Another behavioral strategy for assessing emotion involves various information processing parameters. Reaction times in lexical decision tasks, for example, have been shown to be sensitive to affective states (Challis & Krane, 1988). For example, the participant's task might be to judge whether a string of letters represents a word or a nonword. On each trial the letters represent either: a nonword, an emotion word (e.g., anger), or a neutral word (e.g., house). Participants in positive affective states are quicker and sometimes more accurate at judging positive words compared to participants in neutral states, and vice versa for unpleasant moods (Niedenthal & Setterlund, 1994).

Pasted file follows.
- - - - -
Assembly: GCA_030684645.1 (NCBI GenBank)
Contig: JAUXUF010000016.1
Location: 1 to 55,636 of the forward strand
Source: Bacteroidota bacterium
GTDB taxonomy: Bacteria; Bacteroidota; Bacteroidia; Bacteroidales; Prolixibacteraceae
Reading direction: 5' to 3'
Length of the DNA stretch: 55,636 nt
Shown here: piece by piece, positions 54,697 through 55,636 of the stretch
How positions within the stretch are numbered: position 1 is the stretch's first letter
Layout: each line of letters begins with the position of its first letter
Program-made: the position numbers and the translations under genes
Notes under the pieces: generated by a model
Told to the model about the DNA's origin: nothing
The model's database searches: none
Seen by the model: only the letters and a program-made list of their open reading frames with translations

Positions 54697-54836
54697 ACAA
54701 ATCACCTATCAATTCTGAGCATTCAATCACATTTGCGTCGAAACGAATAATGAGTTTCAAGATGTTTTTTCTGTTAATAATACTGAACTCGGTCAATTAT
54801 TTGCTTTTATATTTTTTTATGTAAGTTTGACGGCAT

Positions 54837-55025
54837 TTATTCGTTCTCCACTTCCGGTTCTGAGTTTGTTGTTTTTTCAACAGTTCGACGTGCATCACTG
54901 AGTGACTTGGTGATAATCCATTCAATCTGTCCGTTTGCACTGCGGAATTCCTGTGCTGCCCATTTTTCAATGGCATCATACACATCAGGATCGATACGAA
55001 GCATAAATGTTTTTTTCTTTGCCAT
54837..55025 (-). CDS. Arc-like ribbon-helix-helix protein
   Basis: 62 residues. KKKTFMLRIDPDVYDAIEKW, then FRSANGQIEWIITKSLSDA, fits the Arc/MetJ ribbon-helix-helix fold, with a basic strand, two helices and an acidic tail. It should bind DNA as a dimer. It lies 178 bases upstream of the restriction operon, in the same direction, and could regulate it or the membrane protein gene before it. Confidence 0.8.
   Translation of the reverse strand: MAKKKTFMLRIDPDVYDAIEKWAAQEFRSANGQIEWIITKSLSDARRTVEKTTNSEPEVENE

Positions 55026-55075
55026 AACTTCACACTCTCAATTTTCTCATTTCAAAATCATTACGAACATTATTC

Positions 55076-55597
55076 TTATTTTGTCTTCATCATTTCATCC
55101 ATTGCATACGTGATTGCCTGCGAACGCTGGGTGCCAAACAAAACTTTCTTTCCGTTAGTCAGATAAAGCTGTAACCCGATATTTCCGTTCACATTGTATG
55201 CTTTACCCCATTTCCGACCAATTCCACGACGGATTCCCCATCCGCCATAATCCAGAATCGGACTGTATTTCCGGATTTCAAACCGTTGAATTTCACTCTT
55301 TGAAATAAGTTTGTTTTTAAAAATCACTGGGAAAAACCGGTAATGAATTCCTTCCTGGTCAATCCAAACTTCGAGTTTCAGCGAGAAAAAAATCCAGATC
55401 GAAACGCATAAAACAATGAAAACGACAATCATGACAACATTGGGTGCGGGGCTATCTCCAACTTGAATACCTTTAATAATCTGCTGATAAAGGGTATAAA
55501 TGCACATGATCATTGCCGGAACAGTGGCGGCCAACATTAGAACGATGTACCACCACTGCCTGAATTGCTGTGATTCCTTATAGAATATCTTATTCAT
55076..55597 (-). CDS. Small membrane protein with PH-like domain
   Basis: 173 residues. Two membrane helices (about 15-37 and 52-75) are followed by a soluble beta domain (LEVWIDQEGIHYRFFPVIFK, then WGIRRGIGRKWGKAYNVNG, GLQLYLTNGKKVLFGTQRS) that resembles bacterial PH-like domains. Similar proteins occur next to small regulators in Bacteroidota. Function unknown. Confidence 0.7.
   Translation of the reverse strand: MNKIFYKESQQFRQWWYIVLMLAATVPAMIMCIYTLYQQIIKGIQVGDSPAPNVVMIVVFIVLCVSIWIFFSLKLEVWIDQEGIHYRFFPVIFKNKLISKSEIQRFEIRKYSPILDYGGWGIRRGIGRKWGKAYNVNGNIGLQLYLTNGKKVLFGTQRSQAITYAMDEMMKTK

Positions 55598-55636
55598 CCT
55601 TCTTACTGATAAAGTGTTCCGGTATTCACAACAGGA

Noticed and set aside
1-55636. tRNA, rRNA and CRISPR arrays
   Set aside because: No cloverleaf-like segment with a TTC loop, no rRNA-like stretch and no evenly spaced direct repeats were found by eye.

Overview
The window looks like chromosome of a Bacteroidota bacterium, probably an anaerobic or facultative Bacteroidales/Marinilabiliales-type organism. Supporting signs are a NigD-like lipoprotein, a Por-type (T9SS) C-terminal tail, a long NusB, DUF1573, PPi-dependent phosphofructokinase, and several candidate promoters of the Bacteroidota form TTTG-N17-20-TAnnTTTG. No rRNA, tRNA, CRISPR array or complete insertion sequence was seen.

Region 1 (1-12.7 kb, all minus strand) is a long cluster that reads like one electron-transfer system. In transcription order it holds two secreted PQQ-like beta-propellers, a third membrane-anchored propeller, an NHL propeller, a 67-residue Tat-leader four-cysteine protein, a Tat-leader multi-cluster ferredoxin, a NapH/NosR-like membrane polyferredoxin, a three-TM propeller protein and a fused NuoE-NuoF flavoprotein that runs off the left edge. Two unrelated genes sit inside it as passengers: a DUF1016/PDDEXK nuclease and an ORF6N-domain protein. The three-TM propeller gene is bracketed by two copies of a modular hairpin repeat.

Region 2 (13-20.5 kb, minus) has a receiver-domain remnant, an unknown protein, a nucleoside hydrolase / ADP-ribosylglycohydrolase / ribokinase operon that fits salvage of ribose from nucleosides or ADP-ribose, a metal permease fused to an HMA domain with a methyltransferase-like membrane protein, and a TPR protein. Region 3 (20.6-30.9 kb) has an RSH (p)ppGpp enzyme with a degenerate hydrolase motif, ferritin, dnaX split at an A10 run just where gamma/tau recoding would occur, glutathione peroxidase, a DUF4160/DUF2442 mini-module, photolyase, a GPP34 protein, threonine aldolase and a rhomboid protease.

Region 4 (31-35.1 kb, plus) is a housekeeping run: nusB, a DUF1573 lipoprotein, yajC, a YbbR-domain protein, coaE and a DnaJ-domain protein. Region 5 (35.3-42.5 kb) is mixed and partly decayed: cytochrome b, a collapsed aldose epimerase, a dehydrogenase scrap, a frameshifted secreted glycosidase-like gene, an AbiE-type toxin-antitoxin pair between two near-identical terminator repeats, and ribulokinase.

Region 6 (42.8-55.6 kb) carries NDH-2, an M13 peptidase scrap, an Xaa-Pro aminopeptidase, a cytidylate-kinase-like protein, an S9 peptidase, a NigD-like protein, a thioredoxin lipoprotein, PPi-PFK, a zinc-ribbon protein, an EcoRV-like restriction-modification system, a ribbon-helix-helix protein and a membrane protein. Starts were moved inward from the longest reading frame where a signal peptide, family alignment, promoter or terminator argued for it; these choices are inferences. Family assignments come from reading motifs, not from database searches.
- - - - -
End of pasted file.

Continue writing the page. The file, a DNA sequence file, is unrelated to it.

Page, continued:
A related assessment task is to present participants with incomplete word stems and ask them to add letters to complete the word. Word stems are selected so that they can be completed as an emotion term or as a neutral term. For example, ANG_ _ could be completed as ANGER or as ANGLE or ANGEL or as ANGLO; JO_ could be completed as JOY or as JOB (e.g., Rusting & Larsen, 1998). A related technique is the use of homophones (words that sound alike but have different meanings). With this technique, the subject hears the word (die or dye, for example) and is asked to write that word. Participants in an unpleasant mood are more likely to write or complete the word stems in a manner congruent with their mood (Halberstadt, Niedenthal, & Kushner, 1995).